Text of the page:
Tutorial 1: Learning by Pruning and the Hunt for Lottery Tickets
Lecturer: Dimitris Papailiopoulos
Title: Learning by Pruning and the Hunt for Lottery Tickets
Abstract: It has been widely observed that highly overparameterized neural networks can be significantly sparsified, with little accuracy loss, through a time-consuming "train, prune, re-train" approach. In 2018, Frankle and Carbin conjectured that we may be able to avoid this by instead training lottery tickets: sparse subnetworks, found right at initialization, trainable to high accuracy. This led to a flurry of algorithmic work attempting to find lottery tickets, and algorithms for pruning at initialization. In this tutorial I will survey these recent findings along with theoretical justifications for the existence of good subnetworks at initialization. I will list several algorithmic challenges for finding lottery tickets and will discuss open problems that fall in the intersection of information theoretic bounds and achievability results.
Bio: Dimitris Papailiopoulos is an Assistant Professor of Electrical and Computer Engineering at the University of Wisconsin-Madison. His interests span machine learning, information theory, and ML systems, with a current focus on efficient large-scale training algorithms. Before UW-Madison, Dimitris was a postdoctoral researcher at UC Berkeley. He earned his Ph.D. in ECE from UT Austin, under the supervision of Alex Dimakis. He received his ECE Diploma and M.Sc. degree from the Technical University of Crete, in Greece. Dimitris is a recipient of the NSF CAREER Award (2019), three Sony Faculty Innovation Awards (2019, 2020, 2021), a joint IEEE ComSoc/ITSoc Best Paper Award (2020), an IEEE Signal Processing Society, Young Author Best Paper Award (2015), the Vilas Associate Award (2021), the IEEE Education Society Mac Van Valkenburg Early Career Teaching Award (2021), the Emil Steiger Distinguished Teaching Award (2021), and the Benjamin Smith Reynolds Award for Excellence in Teaching (2019). In 2018, he co-founded MLSys, a new conference that targets research at the intersection of machine learning and systems.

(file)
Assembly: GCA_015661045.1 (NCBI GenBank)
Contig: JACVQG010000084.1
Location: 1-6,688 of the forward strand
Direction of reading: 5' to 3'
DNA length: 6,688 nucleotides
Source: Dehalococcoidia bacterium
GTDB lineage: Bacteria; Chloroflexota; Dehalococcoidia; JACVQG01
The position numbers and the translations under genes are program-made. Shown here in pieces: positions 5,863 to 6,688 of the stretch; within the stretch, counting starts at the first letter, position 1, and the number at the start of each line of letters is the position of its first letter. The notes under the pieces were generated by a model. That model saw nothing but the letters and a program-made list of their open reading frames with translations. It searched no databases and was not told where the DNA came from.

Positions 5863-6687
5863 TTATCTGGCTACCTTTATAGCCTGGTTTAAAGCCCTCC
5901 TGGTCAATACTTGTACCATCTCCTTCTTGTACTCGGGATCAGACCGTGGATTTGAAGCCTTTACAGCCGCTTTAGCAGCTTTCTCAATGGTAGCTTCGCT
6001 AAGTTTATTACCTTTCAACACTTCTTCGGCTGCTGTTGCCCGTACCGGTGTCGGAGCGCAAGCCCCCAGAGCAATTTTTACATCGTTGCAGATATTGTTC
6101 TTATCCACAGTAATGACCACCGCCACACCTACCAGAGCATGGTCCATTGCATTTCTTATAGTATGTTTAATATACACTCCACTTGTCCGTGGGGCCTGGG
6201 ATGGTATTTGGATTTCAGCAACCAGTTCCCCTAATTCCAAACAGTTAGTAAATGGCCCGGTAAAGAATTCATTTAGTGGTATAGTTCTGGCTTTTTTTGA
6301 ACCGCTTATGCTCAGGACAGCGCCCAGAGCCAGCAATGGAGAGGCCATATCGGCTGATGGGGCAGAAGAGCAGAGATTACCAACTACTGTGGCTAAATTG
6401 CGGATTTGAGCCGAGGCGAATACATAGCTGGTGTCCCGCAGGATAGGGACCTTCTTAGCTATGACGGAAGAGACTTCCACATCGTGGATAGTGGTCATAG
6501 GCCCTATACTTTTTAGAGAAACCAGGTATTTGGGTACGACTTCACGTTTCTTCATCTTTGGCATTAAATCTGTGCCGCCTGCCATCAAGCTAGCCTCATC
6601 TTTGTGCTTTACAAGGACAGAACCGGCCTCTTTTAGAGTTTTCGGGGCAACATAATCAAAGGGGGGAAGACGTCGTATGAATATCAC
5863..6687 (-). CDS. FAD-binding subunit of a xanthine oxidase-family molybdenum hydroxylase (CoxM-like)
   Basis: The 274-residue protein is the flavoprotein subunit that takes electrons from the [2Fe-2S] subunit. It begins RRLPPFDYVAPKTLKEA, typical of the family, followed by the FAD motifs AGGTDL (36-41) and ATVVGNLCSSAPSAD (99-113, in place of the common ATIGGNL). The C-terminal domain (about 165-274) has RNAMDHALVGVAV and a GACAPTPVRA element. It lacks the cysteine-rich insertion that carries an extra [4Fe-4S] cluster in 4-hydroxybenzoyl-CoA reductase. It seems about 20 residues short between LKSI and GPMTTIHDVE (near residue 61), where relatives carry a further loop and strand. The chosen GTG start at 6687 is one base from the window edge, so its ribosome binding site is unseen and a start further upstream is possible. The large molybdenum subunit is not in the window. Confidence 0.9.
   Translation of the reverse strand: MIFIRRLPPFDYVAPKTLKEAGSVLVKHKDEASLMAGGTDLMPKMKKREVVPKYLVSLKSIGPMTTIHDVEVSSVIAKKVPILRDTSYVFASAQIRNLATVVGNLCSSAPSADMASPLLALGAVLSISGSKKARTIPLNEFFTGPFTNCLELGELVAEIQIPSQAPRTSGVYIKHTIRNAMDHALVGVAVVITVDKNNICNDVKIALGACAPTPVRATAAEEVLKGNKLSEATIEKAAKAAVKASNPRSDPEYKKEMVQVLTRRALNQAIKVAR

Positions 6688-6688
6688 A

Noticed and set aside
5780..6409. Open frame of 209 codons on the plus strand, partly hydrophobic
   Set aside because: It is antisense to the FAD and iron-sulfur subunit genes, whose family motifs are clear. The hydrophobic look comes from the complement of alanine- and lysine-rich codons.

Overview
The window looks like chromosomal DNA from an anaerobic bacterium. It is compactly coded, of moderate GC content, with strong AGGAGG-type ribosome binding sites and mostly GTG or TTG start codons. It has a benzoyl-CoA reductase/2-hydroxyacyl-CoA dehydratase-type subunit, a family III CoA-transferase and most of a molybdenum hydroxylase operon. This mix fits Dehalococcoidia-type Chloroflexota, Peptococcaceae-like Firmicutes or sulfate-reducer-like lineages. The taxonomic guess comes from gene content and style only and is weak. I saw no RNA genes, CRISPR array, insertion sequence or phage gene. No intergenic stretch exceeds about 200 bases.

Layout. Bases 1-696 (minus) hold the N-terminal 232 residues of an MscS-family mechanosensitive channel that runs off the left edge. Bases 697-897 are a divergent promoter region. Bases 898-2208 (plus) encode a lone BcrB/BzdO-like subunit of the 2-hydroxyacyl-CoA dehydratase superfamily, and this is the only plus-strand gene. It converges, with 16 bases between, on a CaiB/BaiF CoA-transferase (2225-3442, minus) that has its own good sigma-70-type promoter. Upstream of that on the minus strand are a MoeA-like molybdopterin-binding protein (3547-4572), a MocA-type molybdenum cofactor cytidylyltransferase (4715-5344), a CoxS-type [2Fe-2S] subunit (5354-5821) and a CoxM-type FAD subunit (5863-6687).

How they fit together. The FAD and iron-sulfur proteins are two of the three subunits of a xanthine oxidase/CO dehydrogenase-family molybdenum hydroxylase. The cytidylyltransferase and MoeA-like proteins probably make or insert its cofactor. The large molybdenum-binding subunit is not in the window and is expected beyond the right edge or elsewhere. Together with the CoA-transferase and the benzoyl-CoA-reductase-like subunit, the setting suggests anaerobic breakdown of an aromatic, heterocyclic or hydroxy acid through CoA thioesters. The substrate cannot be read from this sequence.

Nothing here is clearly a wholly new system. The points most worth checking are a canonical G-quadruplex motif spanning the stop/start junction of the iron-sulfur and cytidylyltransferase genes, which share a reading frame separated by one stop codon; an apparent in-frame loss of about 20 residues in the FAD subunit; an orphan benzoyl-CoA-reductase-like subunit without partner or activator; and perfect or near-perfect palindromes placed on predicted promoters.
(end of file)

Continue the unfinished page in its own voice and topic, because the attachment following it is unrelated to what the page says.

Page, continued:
Tutorial 2: A tutorial on Optimal Transport Theory
Lecturer: Augusto Gerolin
Title: A tutorial on Optimal Transport Theory
Abstract: Optimal transport theory is the branch of mathematics and economics that nowadays is becoming a fundamental tool in Machine Learning research. In simple terms, it aims at studying and generalizing the idea of optimal matchings or assignments between two (or more) groups of observations. This tutorial aims to provide a gentle introduction to mathematical and computational aspects of the theory, motivating its use in Machine Learning with some examples, following with some of the best-known results in the field. Focus will be given to the Entropy-regularization of Optimal Transport, whose solutions can be easily computed via the Sinkhorn algorithm. This tutorial has few prerequisites and definitively no contraindications. Therefore, graduate students are warmly encouraged to attend. During the tutorial, the participants will be stimulated to be active in solving pedagogical problems, which can vary from pen & paper and coding - so bring your laptops with you!
Bio: Augusto Gerolin is a Canada Research Chair in Artificial Intelligence at the Interface of Chemistry and Mathematics and is an Assistant Professor jointly appointed to the uOttawa Departments of Mathematics and Statistics and of Chemistry and Biomolecular Sciences. Previously, he was a Marie Skłodowska-Curie fellow at the Theoretical Chemistry section of the Vrije Universiteit Amsterdam in The Netherlands. He obtained his PhD degree at the University of Pisa in Italy. Gerolin's research interests include Optimal Transport Theory, Mathematical Physics, Theoretical and Computational Chemistry and Mathematical aspects of Machine Learning.